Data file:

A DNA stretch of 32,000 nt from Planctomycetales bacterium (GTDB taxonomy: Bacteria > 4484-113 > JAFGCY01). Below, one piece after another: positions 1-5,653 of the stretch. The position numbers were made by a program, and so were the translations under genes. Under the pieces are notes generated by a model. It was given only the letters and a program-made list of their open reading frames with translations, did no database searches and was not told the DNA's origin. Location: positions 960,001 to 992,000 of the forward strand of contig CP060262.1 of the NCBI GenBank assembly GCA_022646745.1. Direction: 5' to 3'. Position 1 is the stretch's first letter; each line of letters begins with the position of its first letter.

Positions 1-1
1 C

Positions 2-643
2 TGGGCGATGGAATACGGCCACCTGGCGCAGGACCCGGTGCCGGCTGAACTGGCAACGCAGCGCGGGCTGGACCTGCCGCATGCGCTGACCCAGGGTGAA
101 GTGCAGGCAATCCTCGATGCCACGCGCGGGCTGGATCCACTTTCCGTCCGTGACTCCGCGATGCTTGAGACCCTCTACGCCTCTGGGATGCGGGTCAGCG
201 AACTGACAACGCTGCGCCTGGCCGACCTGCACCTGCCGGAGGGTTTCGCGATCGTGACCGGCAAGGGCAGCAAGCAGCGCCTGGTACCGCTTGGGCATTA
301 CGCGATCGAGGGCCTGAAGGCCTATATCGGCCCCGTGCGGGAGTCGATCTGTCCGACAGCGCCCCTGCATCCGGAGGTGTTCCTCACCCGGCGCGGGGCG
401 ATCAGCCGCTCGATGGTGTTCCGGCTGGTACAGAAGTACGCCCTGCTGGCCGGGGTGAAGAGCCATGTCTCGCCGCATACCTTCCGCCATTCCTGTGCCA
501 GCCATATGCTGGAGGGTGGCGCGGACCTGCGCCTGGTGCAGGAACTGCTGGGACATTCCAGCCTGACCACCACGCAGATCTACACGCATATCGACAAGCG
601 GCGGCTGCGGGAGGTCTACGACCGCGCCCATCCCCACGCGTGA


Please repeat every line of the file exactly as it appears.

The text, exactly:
A DNA stretch of 32,000 nt from Planctomycetales bacterium (GTDB taxonomy: Bacteria > 4484-113 > JAFGCY01). Below, one piece after another: positions 1-5,653 of the stretch. The position numbers were made by a program, and so were the translations under genes. Under the pieces are notes generated by a model. It was given only the letters and a program-made list of their open reading frames with translations, did no database searches and was not told the DNA's origin. Location: positions 960,001 to 992,000 of the forward strand of contig CP060262.1 of the NCBI GenBank assembly GCA_022646745.1. Direction: 5' to 3'. Position 1 is the stretch's first letter; each line of letters begins with the position of its first letter.

Positions 1-1
1 C

Positions 2-643
2 TGGGCGATGGAATACGGCCACCTGGCGCAGGACCCGGTGCCGGCTGAACTGGCAACGCAGCGCGGGCTGGACCTGCCGCATGCGCTGACCCAGGGTGAA
101 GTGCAGGCAATCCTCGATGCCACGCGCGGGCTGGATCCACTTTCCGTCCGTGACTCCGCGATGCTTGAGACCCTCTACGCCTCTGGGATGCGGGTCAGCG
201 AACTGACAACGCTGCGCCTGGCCGACCTGCACCTGCCGGAGGGTTTCGCGATCGTGACCGGCAAGGGCAGCAAGCAGCGCCTGGTACCGCTTGGGCATTA
301 CGCGATCGAGGGCCTGAAGGCCTATATCGGCCCCGTGCGGGAGTCGATCTGTCCGACAGCGCCCCTGCATCCGGAGGTGTTCCTCACCCGGCGCGGGGCG
401 ATCAGCCGCTCGATGGTGTTCCGGCTGGTACAGAAGTACGCCCTGCTGGCCGGGGTGAAGAGCCATGTCTCGCCGCATACCTTCCGCCATTCCTGTGCCA
501 GCCATATGCTGGAGGGTGGCGCGGACCTGCGCCTGGTGCAGGAACTGCTGGGACATTCCAGCCTGACCACCACGCAGATCTACACGCATATCGACAAGCG
601 GCGGCTGCGGGAGGTCTACGACCGCGCCCATCCCCACGCGTGA